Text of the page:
Reindeer are not for Christmas

Posted on 21 December 2017 by

Gemma Carder

Across the globe and in the UK reindeer are considered a symbol of Christmas.

As Christmas approaches, you’ll often find reindeer at Santa’s grottos and fairs across the country. But what effect does this have on their welfare?

Reindeer may not be able to fly but…

Reindeer are truly fascinating animals. They have learned some amazing survival techniques that enable them to thrive in the arctic weather conditions of their natural habitat.

During the winter months, reindeer can experience darkness for 24 hours a day. To help them see better during the dark months, their eyes change from golden brown to deep blue. This colour change helps reduce the amount of light reflected out of the eye [1].

Reindeer are also able to regulate their body temperature by changing how they breathe, and how blood flows to their brain [2]. This is particularly important during seasonal temperature changes, and during periods of high activity.

Reindeer are also highly adapted to their territory, where they can spend up to 40% of their time in snow. They have blunt toes, and crescent-shaped hooves with a sharp edge to help them grip in the hard snow and ice [3].

Not adapted to life in the UK

In recent years, the number of reindeer being brought into the UK has increased, and they are becoming increasingly popular [4,5]. When reindeers are brought into countries such as ours, which have very different conditions to what they are used to, their health and welfare suffers. This is made worse by the fact that their needs are not often understood by the people caring for them [4].

In their natural environment, reindeer live in herds and are constantly moving and foraging for food, which keeps them fit and healthy [4]. Housed by themselves with little space to roam, and fed an unfamiliar diet, reindeers at Christmas attractions suffer not only physically but mentally too. The crowded, noisy environment of the Christmas grotto is nothing like the natural home of reindeers, and their life here is very different to the one they should be living.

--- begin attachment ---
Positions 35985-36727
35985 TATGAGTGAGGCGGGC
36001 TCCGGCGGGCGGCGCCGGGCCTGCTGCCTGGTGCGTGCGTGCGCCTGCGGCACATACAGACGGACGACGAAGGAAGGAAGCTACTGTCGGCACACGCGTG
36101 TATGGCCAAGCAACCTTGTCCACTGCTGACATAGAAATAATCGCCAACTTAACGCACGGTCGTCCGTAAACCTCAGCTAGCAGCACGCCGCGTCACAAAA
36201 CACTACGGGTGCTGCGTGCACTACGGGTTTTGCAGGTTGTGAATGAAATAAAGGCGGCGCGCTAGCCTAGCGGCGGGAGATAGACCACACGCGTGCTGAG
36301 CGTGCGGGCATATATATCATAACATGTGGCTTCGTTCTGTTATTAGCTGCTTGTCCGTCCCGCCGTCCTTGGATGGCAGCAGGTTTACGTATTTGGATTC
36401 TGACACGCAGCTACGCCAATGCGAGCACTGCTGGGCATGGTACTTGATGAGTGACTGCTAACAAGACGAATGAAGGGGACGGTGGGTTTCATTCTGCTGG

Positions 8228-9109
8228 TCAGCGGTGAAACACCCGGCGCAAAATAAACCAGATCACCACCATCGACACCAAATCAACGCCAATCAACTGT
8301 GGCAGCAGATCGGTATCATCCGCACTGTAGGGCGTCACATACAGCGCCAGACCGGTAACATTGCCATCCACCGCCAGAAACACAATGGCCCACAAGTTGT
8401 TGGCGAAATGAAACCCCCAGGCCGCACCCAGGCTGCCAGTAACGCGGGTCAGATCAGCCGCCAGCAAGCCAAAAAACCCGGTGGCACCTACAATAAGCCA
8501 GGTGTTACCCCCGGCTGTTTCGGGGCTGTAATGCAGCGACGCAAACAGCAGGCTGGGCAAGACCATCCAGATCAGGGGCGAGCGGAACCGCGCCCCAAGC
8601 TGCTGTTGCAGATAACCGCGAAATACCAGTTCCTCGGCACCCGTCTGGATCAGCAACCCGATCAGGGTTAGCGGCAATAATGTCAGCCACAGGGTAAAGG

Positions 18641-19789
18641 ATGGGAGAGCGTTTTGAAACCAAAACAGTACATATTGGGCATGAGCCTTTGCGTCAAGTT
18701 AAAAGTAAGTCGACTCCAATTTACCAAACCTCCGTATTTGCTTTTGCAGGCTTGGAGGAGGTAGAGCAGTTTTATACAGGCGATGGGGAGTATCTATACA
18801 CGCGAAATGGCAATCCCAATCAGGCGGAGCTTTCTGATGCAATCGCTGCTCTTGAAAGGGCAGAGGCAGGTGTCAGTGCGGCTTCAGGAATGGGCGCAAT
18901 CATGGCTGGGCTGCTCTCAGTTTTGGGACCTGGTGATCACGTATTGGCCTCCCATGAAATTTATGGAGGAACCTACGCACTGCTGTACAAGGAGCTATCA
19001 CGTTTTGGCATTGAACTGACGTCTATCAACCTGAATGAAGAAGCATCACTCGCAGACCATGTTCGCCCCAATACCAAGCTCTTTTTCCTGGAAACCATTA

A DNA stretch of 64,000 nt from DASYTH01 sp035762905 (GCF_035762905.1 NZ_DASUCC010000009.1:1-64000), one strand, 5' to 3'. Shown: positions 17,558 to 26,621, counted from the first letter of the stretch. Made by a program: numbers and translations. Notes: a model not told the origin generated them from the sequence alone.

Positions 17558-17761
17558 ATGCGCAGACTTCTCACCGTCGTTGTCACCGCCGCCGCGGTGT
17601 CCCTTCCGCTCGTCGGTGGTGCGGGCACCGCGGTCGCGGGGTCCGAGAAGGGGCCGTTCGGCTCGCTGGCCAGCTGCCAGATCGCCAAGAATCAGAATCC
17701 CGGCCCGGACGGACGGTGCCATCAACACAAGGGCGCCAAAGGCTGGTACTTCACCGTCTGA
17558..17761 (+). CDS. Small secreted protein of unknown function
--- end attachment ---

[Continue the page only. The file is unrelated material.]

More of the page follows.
This year please give a thought to reindeers and other animals that may be exploited during the festive season for entertainment. 

We are working to end the suffering of wild animals in the name of tourist entertainment for good. You can help us by pledging not to take part in any holiday activities that involve touching or taking selfies with wild animals. We will use your support to show the travel industry that there is a demand to see animals in the wild rather than used in entertainment. Click here to sign up to our Wildlife Selfie Code.

Further reading

  1. Stokkan, K. A., Folkow, L., Dukes, J., Neveu, M., Hogg, C., Siefken, S & Jeffery, G. (2013). Shifting mirrors: adaptive changes in retinal reflections to winter darkness in Arctic reindeer. In Proc. R. Soc. B, 280 (1773) p. 20132451.
  2. Nieminen, M. (1990). Hoof and foot loads for reindeer (Rangifer tarandus). Rangifer, 10(3), 249-254.
  3. Blix, A. S., Walløe, L., & Folkow, L. P. (2011). Regulation of brain temperature in winter-acclimatized reindeer under heat stress. Journal of Experimental Biology, 214 (22), 3850-3856.
  4. McSloy, A. (2014). Basic veterinary management of reindeer. In Practice, 36(10), 495-500.
  5. 2. Defra. (2014). Health and welfare of reindeer
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